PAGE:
Configurable SSH Host Key Policies for Cinder

Include the URL of your launchpad blueprint:

To address concerns of weak ssh security in Cinder, the way that ssh host keys are handled by Cinder should be configurable, allowing system administrators to choose how secure they wish their SSH connections to be.

Problem description

During Icehouse testing and development it was discovered that SSHPool in cinder/ was using the paramiko.AutoAddPolicy() option. This meant that changes to the SSH key on the storage back-end would just be accepted with only a warning being printed. This leaves a security weakness as it is possible for a Man-In-the-Middle (MITM) attack to happen between the Cinder Volume host and the back-end storage. If a MITM attack were to happen, the users data could be compromised. In a worst case scenario, users could be tricked into attaching or even booting spoofed volumes containing malicious code.

Use Cases

Proposed change

The spec and associated blueprint propose making the way that SSH host keys are handled configurable, allowing system administrators to make a conscious decision about the level of security they need on their system.

The solution would require two new configuration items as well as a change to the current default behavior. First, there would need to a ‘strict_ssh_host_key_policy’ configuration option with possible settings of ‘false’ (default) or ‘true’. When this option is set to ‘false’ it will automatically accept the host key on the first connection and then will throw an exception if the host key changes in the future. This is where the default behavior changes from the current functionality.

In the case that ‘strict_ssh_host_key_policy’ is set to ‘true’ then a second option ‘ssh_host_keys_file’ must be configured. When the strict configuration is used it is assumed that the administrator is going to have pre-configured ssh host keys and any deviation from those expected keys will be handled with an exception.


Obviously, we could keep the current functionality but this leaves a security weakness. We could also just require that an ssh host key file be specified, but I feel this is undesirable as it is yet another configuration option that users must deal with. The last option would be to make the functionality fully configurable, making it possible to keep the current functionality, where changes in the host key only cause a warning to be reported, in addition to the new configuration options listed above, but I don’t feel leaving the security weakness in place is the right approach if we are making this change. We are actually bringing Cinder’s handling of ssh keys in line with what users are used to from the command line, which seems like the most sensible approach.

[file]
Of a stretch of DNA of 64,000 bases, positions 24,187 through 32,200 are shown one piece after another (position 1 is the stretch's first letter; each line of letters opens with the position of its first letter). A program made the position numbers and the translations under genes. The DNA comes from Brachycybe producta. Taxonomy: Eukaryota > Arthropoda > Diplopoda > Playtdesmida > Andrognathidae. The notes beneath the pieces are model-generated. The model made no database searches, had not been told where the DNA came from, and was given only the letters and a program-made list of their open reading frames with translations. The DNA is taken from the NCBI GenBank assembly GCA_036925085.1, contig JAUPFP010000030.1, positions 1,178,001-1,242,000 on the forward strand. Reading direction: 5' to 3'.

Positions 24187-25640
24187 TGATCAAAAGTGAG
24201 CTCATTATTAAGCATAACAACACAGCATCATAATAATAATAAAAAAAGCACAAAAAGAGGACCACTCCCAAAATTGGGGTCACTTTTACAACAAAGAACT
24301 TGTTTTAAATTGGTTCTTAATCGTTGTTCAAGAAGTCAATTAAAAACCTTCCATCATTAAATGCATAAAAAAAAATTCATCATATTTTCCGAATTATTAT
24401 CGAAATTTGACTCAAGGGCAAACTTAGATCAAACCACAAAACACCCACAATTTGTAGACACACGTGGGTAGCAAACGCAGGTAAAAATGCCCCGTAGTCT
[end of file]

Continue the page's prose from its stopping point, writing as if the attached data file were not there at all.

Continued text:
Data model impact


REST API impact


Security impact

This change improves security by handling ssh keys in a manner that will help to avoid the possibility of Man-in-the-Middle attacks.

Notifications impact


Other end user impact

As mentioned above, this change will make it so that, by default, the user will see a failure connecting to their back-end storage system in the case the ssh keys on that system change. The user will have the ability to set the level of security they wish to enforce on their volume server using the ‘strict_ssh_host_key_policy’ and also be able to specify the host keys they wish to use with the ‘ssh_host_keys_file’ option.

Performance Impact


Other deployer impact

Deployers that wish to have a more secure ssh implementation will need to set the ‘strict_ssh_host_key_policy’ and ‘ssh_host_keys_file’ configuration options.

Developer impact

Drivers that currently use ssh to connect to their back-end storage systems will need to ensure that their drivers are using this approach for securing their ssh keys. Future driver developers will also need to be consistent with this improved security model.



Primary assignee:

jsbryant ( or jungleboyj on IRC)

Work Items

Initial changes to cinder/ to enable this new functionality. Update existing drivers to properly utilize the functionality.




Beyond unit tests, I don’t know that there is much more testing that can be done unless there is a way, in Tempest, to simulate bad ssh keys being returned.

Documentation Impact

Documentation will need to be updated for the configuration options and explanation of how the functionality is designed to work.


Original bug which started this discussion: Initial fix for in the community: Weekly Cinder Meeting discussion on this topic: